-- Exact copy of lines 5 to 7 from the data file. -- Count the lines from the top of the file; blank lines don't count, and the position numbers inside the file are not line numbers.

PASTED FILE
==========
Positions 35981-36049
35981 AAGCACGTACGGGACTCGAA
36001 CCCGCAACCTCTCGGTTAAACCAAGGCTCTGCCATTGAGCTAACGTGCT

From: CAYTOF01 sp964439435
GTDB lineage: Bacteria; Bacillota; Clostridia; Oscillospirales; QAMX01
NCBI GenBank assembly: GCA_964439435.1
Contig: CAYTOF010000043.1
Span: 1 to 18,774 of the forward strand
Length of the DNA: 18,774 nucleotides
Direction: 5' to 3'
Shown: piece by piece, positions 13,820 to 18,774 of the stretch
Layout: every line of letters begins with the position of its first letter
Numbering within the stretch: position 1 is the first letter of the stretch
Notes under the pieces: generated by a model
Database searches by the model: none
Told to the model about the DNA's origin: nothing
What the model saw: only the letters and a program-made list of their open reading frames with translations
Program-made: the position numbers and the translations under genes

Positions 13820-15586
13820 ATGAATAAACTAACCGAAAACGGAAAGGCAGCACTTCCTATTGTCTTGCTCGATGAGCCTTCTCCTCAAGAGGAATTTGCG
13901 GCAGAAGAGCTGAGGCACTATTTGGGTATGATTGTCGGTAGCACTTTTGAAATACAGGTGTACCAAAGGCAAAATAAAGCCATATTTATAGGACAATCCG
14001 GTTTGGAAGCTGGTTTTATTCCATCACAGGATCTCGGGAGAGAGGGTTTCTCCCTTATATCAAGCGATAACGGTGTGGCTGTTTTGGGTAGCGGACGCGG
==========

GTDB lineage: Bacteria; Bacillota; Clostridia; Oscillospirales; QAMX01
NCBI GenBank assembly: GCA_964439435.1
Contig: CAYTOF010000043.1